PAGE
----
The real Margaret Sanger

I might have known – Katha Pollitt was already on it, way back last August.

I admit I took it a bit personally when Planned Parenthood of Greater New York took the name of the organization’s founder, Margaret Sanger, off its flagship clinic in Manhattan in July. It will now be called Manhattan Health Center. What am I supposed to do now with the two Planned Parenthood Maggie Awards I’ve won for articles on reproductive rights?

Call herself Karen, I guess.

Whether erasing Sanger was an olive branch to Black staffers or part of a deeper self-investigation, there’s no question that the main winners here are abortion opponents. For decades, they’ve claimed that Sanger was a racist bent on Black genocide and that Planned Parenthood is carrying out that mission today. In 2016, Planned Parenthood released a historically accurate, fair, and complex statement refuting that absurd claim, but why would anyone pay attention to that now?

Never mind that the anti-choice movement has never done a thing for Black people and, like Sanger’s old enemy the Catholic hierarchy, is closely allied with racist institutions like the Republican Party and white evangelical Protestantism. The bogus anti-racism of the self-described pro-life movement was on full display in 2011, when billboards appeared picturing an adorable Black child with the caption “The most dangerous place for an African American is in the womb.” In other words: The biggest danger to Black people is pregnant Black women. It is truly painful that this canard about Sanger has now been given a stamp of approval by the very organization she founded.

For the record, Margaret Sanger was not a racist, as PPGNY board chairman Karen Seltzer asserts. As her biographer Ellen Chesler told me, she was a progressive who believed in racial integration. She voted for Norman Thomas. She worked with progressive Black people—W.E.B. Du Bois, for example, who along with Mary McCleod Bethune and Adam Clayton Powell Sr. served on the board of the Negro Project, a network of birth control and maternal health clinics Sanger established in Harlem and the South. In 1966, Martin Luther King accepted Planned Parenthood’s first Margaret Sanger Award, and in his statement offered a vigorous endorsement of voluntary birth control.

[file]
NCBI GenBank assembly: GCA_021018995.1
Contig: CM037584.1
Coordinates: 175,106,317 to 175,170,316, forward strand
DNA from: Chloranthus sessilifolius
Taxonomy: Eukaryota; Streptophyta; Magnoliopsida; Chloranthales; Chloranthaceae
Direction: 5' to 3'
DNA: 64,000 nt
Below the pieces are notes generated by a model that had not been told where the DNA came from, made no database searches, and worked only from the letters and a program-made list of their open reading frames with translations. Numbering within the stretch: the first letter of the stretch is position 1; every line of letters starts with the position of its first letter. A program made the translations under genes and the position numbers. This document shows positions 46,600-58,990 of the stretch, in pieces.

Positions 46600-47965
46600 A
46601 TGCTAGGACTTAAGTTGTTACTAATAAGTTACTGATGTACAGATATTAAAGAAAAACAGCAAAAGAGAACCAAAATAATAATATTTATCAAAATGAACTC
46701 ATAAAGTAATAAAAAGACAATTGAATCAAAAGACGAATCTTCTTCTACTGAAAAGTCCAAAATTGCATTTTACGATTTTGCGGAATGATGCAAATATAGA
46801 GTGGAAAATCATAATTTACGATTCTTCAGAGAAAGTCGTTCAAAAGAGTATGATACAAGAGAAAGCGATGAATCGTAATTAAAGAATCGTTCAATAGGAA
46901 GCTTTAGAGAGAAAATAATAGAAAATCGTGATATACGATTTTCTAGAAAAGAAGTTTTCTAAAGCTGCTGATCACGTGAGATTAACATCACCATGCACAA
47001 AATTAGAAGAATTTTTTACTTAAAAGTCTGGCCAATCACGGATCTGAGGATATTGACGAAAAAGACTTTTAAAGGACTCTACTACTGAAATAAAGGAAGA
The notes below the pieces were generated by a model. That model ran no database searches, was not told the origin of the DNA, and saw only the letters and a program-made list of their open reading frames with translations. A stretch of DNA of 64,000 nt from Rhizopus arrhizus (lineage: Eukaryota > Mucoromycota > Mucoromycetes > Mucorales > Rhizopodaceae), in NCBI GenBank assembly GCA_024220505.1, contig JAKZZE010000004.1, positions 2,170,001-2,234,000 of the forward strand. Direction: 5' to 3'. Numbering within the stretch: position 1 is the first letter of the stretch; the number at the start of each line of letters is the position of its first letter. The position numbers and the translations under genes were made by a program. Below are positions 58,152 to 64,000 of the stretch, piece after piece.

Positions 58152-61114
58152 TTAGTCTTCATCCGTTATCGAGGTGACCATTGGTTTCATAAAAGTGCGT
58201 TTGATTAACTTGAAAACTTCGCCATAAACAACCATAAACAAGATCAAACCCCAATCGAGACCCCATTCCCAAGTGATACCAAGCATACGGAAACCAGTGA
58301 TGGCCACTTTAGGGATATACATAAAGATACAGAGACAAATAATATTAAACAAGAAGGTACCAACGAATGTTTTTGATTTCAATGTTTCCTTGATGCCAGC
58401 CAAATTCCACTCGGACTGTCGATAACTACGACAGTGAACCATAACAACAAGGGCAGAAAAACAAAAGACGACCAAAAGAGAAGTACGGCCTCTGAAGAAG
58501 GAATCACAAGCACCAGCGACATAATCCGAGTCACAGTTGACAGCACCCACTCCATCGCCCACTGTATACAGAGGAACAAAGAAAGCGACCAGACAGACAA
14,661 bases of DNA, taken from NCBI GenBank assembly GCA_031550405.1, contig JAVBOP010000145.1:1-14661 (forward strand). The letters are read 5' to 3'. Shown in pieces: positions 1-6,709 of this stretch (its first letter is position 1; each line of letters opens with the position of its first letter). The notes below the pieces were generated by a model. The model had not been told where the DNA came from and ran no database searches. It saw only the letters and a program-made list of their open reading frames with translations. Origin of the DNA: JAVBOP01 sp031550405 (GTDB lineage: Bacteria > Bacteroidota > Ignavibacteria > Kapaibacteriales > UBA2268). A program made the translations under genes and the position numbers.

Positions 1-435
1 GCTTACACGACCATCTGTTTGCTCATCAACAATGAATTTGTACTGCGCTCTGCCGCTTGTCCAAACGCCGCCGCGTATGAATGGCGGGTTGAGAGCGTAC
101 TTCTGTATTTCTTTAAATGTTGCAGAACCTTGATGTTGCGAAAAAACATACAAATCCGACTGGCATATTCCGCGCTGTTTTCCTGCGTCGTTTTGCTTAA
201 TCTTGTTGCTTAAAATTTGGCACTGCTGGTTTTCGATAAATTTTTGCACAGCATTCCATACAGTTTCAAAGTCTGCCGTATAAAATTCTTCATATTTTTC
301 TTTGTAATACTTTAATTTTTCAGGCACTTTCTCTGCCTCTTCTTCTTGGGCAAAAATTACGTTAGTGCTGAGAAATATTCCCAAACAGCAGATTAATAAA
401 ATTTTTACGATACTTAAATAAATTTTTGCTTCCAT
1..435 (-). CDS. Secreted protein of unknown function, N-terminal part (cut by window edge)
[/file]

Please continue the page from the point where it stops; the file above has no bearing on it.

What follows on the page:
Funny how Alexis McGill Johnson didn’t mention all that in her Times op ed trashing Sanger.

I’ll just come right out and say it: Margaret Sanger did more good for American women than any other individual in the entire 20th century. She is the person who connected birth control not just to women’s health—something the Catholic Church has yet to grasp, although it controls one in seven US hospital beds—but also to our self-determination and sexual freedom. She was the key leader who really grasped the fact that without the ability to control our own bodies, women would never be free or equal or even just happy and well. She was more than a writer, an activist, a health provider, and an organizer, though she was all those things. She was a whirlwind of energy who changed our understanding of womanhood, sex, and marriage so fundamentally, we can barely picture what life was like before her.

There are so many ways of forgetting where we have been. Planned Parenthood has just made doing so a little easier.

Thank you Katha.

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